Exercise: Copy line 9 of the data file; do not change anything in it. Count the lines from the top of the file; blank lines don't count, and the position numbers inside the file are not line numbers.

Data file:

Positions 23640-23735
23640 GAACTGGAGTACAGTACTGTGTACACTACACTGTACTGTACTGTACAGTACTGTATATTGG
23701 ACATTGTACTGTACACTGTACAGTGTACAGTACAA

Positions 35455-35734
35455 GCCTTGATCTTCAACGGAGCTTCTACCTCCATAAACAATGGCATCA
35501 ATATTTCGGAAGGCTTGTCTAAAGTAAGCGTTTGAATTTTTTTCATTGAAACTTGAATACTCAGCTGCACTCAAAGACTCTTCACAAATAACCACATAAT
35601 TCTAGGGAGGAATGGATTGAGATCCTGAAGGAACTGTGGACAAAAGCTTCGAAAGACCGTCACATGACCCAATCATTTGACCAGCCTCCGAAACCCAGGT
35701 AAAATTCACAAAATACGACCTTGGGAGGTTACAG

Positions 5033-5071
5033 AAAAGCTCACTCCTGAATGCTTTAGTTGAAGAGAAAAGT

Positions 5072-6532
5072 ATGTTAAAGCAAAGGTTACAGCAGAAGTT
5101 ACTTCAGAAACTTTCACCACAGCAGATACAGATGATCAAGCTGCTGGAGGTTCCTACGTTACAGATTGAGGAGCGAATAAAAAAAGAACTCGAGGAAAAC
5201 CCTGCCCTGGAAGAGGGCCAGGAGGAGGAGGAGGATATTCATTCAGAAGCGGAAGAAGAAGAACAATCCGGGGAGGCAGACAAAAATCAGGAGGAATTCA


Positions 5033-5071